Why You Should Make Plans to Visit Greenland Now

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Arctic-Images/Getty Images

As a child learning geography for the first time, I remember pointing to the large upside-down triangle near the top of the map and asking a teacher about it. “That’s Greenland,” she explained and went on to declare that there was nothing green about it. The name came from a trick played by Viking explorer Eric the Red. After being exiled there from Iceland, he gave the island its market-friendly name in hopes of attracting some new neighbors.

I remember thinking, “Wow, that’s an awful lot of land for nobody to ever visit it.”

President Donald Trump recently felt something similar and ponied up an offer to buy Greenland. The territory astutely pivoted this proposal into a pitch for tourism … and the internet bit. Intrepid Travel, an Australian tour operator that offers one of the few expeditions to the island, reported a 237% spike in web traffic to its Greenland pages over the weekend.

In a way, it’s surprising that this hasn’t happened already. Given the boom of tourism a decade or so back to Greenland’s neighboring nation of Iceland, and the constant heat around Scandinavian travel generally, it was only a matter of time before intrepid travelers ventured to explore this wild, forbidding outpost of the far north.

While not quite entirely in the Arctic Circle, Greenland comes close. Icebergs tower instead of skyscrapers, and tiny settlements on the coast still rely on subsistence fishing to survive. From its stunning landscape and coastline to the breathtaking ice fjords where monolithic icebergs float like sleeping monsters in the frigid sea, Greenland is one of the few places left on Earth that can be described as truly remote and wild.

Ready to book your own Greenland adventure? One of the best ways to explore Greenland is to book Intrepid Travel’s new Greenland Expedition. This holistic itinerary includes:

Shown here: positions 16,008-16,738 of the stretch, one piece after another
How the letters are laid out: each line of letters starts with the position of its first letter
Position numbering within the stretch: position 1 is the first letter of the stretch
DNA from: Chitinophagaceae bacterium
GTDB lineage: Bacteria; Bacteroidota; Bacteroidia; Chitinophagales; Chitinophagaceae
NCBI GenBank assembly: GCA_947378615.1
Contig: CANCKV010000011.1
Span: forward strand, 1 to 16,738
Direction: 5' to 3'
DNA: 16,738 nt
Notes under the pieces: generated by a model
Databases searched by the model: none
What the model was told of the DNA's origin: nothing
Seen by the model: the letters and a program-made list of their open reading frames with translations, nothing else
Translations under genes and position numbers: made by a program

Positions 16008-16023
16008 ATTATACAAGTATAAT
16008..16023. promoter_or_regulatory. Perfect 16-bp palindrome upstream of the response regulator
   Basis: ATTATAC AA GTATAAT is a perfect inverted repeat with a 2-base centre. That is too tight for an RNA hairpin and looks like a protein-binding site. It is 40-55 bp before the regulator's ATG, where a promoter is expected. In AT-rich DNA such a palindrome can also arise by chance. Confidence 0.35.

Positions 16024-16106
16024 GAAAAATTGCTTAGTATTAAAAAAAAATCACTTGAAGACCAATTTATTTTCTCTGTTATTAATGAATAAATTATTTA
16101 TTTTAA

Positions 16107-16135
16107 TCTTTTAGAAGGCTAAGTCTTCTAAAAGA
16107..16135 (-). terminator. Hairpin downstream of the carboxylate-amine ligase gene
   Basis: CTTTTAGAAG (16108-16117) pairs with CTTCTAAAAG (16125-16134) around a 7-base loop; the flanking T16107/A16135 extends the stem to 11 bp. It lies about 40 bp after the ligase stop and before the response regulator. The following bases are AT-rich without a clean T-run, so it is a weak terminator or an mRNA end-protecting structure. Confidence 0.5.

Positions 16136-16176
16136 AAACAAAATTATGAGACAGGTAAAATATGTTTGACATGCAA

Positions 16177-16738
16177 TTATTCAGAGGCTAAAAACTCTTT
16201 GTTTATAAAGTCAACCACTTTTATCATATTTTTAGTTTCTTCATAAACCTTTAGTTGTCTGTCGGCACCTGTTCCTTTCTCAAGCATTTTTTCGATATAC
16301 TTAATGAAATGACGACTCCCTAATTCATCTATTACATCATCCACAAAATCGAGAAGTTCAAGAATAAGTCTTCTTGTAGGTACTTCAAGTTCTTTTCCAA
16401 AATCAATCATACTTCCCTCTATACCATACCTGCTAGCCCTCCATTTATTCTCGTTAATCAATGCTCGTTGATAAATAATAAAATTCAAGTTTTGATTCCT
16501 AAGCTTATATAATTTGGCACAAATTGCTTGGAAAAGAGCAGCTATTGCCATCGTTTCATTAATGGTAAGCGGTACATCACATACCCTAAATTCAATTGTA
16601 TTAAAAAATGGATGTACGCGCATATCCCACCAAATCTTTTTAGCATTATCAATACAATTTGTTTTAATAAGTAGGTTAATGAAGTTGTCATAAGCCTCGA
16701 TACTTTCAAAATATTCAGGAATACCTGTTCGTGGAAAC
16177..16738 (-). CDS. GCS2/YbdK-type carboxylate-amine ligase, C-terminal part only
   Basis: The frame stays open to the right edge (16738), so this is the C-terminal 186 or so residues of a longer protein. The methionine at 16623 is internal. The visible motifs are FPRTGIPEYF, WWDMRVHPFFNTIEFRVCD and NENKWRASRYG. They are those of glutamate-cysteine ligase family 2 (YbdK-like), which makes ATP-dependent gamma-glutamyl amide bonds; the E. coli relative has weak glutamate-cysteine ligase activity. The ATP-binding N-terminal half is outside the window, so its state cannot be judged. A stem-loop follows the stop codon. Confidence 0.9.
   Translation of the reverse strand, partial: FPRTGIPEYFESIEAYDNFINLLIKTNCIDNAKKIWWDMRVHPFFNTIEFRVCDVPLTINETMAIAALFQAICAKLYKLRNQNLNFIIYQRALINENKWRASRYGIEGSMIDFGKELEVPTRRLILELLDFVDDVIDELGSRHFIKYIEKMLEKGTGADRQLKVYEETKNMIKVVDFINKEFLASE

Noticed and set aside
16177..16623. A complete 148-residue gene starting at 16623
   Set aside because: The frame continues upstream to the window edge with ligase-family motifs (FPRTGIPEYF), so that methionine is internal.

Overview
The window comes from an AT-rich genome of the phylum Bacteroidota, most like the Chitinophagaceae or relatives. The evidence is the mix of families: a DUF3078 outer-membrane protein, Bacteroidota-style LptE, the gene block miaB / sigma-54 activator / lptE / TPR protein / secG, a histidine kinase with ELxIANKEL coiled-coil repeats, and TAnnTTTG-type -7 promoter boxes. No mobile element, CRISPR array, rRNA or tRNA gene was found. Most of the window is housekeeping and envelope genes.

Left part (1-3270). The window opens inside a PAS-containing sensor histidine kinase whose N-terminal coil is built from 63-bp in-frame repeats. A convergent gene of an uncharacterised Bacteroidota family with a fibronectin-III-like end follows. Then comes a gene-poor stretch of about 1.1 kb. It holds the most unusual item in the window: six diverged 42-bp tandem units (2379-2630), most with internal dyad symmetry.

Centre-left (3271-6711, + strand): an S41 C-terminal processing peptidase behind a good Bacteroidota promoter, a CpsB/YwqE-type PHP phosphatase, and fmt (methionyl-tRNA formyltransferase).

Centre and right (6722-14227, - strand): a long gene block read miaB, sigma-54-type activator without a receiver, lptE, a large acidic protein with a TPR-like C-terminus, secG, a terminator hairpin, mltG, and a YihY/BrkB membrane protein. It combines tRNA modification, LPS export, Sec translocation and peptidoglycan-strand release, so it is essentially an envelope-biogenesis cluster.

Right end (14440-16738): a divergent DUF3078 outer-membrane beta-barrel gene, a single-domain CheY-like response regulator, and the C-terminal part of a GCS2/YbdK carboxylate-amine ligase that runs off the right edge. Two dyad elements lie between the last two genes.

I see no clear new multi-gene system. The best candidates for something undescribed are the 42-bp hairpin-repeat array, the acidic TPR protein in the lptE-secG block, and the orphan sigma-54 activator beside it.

• Visiting a local home to enjoy kaffeemik, a unique Greenlandic traditional custom where a resident opens their doors for their neighbors to pop in for coffee, cake, and conversation. It’s a unique way that Greenlanders turn the long cold days into a casual celebration.
  • Cruising through broken icebergs to the tiny fishing community of Oqaatsut.
  • Embarking on an unforgettable hike through archaeological sites, gorges, and craggy hillside.
  • Exploring Greenland’s capital of Nuuk, where ancient tradition meets modernity: colorful Nordic houses are joined by alternative architecture, artisan clothing boutiques, and gourmet restaurants.
  • Ride a Zodiac out to the Ilulissat Icefjord, a UNESCO world heritage site.
  • Dig deep into prerecorded history while visiting the ruins of ancient Inuit settlements as well as Arctic ghost towns abandoned by Norse explorers.
  • Cruise between the mountains of Skjoldungen to view glaciers deep within the fjords, while keeping an eye out for polar bears, puffins, and other rare wildlife.

Perhaps best of all, you’ll be at the forefront of this fledgling burst in Greenland tourism. It’s the rare opportunity that adventurers dream of: to get somewhere first. Intrepid Travel’s Steph Millington adds, “Tourism is in its infancy here in contrast to more popular destinations, so with demand for Greenland increasing, it’s really down to the trailblazers to set a precedent to visit the country in a responsible and sustainable manner for those who may follow in their footsteps.”

From snow-capped mountains to variegated Arctic tundra to the twinkling Northern lights, you’ll be amazed at how colorful and warm Greenland proves to be.

The Greenland Expedition trip is not cheap — the eight-day tour will cost your nearly $5,000 per person. You can read more about it here.

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